Miss Match
Addicted To Love

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He's just trying to be honest about being a misanthrope

She looks even more distressed as she wanders through the bookstore. Down one row, a woman is asking where she can find books by Danielle Steel, and there's Adam Goldberg, who really deserves to graduate from Hey! It's That Guy University any day now. He's playing the I'm Smarter Than You Guy quite well here, managing not to come across too snobby to the poor woman asking about the Steel "books," but maybe because she's hot. After he tells her that she "[doesn't] want to read those," he identifies that she's looking for a tearjerker and directs her to Pride and Prejudice, in which she'll get not only her heartbreaking romance, but also a "charming prose style" and "characters [she'll] remember forever." Never having read Jane Austen, I can't comment. I bet Sars can, though! ["I'll probably get my straight-girl membership card revoked for this, but I'm not a fan." -- Sars] Instead of telling him to cram it and show her where the Steel books are, the woman smiles brightly and thanks him, off to buy a book with decidedly less neon on the cover.

Kate was eavesdropping, naturally, and she says she's impressed, but Goldberg says he got fired from Barnes and Noble for "ragging on The Nanny Diaries." Heh. But again, I haven't read it. And this time, I'm betting Sars won't be any help. ["You are correct, sir." -- Sars] Kate asks where she can find Your Boundaries, Your Life, but before she can even tell him the author, he's already making exasperated noises and telling her that if she reads that, she might as well give up on life and move to a desert island, but he'll show her where it is. Had I been Kate, I would have then asked for some Chicken Soup for the Soul too. Just to watch his head explode. He sums up the book as being about establishing boundaries so you don't get too involved in your life (pretty simplistic -- maybe it is by Dr. Phil!), but it's Goldberg's opinion that with boundaries you'll never experience anything worthwhile in life, like love. Kate asks him if he's expert on love as well, so he says that Kafka says a book should be like an ice pick that breaks through the frozen sea around us. Goldberg thinks love should be the same. Only Kate could walk into a big chain bookstore and find a clerk who can quote Kafka. The last time I was in Chapters, I had to spell "Shakespeare" for the poor clerk and her computer. Fortunately, even in Moose Jaw, I have a nice small bookstore (it's actually the only one in town) which might not have every book ever printed, but you can order every book ever printed, and the owner knows me and can actually recommend stuff to me since he knows what I like. If you're ever in Moose Jaw, drop by and say hi to Tim. That is, if the place can stay open without my money, since I'm moving -- I'm scared to think about how much money I've spent there in the past four years. Let's just say Tim felt obligated to invite me to his kid's college graduation. Anyway, Kate says that she knows a girl who really needs to hear the whole love-as-ice-pick metaphor, and Goldberg's all, really? And ding ding ding! Kate gets an idea, and Goldberg turns into a stammering shlub, vacillating between "I can't" and "I can" and "I shouldn't" and finally "what the hell." Kate thinks they'll hit it off just fine.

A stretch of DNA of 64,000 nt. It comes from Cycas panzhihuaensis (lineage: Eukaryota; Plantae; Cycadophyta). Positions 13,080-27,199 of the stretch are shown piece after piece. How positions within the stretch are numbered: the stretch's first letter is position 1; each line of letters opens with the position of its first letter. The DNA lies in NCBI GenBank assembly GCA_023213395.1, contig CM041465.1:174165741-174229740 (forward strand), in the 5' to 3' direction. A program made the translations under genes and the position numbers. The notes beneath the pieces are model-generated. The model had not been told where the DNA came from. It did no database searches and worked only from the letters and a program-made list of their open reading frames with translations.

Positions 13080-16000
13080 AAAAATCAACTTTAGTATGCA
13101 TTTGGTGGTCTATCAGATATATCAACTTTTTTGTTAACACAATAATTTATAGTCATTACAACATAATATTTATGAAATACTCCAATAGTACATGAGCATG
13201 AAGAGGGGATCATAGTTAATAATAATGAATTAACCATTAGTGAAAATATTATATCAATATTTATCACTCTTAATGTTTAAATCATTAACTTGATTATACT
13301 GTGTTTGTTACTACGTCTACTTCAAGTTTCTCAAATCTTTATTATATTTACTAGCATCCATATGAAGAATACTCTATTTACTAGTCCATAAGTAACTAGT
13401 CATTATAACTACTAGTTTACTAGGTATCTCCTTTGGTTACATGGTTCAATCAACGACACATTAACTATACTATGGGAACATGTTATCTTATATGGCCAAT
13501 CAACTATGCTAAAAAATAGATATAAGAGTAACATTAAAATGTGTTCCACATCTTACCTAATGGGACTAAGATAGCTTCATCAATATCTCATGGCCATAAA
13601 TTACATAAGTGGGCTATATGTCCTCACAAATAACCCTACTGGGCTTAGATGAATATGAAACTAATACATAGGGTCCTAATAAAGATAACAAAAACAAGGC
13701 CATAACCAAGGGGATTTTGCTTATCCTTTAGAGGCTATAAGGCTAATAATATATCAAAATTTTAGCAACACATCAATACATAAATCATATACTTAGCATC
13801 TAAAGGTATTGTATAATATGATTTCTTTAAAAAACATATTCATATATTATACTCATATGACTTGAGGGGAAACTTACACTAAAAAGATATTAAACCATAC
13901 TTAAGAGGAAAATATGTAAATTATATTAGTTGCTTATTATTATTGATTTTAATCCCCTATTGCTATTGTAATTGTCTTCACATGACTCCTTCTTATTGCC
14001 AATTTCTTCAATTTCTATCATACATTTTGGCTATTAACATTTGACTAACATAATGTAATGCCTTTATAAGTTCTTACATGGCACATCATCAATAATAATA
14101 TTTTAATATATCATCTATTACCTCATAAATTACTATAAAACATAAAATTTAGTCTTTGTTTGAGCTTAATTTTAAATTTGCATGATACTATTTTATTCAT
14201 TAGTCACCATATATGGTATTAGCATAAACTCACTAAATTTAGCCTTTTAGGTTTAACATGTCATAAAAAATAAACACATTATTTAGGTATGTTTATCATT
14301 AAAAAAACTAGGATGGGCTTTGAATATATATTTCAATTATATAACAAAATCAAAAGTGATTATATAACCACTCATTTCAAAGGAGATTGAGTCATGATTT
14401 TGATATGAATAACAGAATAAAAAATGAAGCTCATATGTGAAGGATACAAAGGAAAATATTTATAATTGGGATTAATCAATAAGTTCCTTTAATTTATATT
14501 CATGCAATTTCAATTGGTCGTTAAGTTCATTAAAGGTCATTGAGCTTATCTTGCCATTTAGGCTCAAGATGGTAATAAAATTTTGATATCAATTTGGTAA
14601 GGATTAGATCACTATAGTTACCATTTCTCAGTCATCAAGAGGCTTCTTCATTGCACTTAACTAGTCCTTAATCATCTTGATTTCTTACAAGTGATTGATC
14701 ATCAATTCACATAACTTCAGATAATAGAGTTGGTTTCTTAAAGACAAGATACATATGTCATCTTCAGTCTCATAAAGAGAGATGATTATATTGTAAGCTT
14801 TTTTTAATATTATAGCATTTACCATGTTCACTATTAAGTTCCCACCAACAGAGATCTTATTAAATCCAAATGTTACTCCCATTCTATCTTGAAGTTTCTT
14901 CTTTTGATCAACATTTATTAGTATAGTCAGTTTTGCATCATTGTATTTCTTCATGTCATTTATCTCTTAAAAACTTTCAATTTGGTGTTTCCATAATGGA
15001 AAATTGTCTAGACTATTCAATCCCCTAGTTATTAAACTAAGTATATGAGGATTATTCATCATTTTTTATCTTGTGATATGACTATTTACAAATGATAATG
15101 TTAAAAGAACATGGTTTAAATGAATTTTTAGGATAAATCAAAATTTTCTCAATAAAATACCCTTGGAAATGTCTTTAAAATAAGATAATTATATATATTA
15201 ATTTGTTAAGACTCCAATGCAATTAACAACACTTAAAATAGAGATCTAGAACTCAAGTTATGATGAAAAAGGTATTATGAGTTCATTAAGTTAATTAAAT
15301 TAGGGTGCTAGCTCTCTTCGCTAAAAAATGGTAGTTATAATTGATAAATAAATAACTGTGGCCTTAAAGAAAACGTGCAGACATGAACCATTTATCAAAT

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Miss Match

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